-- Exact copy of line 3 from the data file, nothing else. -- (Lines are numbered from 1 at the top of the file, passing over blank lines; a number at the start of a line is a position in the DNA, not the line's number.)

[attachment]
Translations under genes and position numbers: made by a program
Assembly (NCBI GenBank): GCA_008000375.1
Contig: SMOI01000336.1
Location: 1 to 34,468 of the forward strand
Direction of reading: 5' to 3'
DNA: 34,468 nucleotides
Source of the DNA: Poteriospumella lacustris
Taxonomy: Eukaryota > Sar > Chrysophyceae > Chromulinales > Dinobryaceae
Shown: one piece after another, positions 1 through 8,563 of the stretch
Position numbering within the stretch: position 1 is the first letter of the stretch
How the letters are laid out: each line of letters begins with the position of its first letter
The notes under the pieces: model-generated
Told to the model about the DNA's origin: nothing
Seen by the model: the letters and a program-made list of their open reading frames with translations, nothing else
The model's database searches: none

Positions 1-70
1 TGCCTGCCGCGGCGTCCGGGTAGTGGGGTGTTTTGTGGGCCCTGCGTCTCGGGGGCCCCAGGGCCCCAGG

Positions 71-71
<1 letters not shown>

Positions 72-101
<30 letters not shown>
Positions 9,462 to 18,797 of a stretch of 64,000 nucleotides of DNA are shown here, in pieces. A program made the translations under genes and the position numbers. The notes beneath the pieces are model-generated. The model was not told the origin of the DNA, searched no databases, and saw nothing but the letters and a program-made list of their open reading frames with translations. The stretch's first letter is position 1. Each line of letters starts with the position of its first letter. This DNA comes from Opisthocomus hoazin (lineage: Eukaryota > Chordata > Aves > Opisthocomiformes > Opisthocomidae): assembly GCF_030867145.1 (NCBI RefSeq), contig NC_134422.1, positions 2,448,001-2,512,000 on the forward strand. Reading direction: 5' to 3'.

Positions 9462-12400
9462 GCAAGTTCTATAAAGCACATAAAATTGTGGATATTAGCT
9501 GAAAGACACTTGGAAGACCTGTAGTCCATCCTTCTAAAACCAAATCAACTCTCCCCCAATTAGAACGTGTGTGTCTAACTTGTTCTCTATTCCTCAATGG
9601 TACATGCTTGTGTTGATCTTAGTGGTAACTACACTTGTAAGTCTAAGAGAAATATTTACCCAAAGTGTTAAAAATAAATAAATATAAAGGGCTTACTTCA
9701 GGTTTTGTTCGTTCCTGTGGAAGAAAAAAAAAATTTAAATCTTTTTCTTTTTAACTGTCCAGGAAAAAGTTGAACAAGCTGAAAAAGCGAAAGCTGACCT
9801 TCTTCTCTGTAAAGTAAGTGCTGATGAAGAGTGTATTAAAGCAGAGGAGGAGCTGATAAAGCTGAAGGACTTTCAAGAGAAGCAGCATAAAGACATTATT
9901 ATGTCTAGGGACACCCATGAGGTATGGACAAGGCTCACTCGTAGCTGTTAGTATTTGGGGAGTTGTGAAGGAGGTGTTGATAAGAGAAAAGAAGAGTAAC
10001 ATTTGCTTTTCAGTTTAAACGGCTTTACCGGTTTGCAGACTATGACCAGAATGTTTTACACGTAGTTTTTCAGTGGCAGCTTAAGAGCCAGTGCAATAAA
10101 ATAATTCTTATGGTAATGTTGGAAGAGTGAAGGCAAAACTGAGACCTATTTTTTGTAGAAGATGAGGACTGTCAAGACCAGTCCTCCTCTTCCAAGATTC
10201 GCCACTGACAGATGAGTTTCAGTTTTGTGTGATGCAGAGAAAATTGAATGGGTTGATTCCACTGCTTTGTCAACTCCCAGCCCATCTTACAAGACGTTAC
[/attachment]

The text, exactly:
Contig: SMOI01000336.1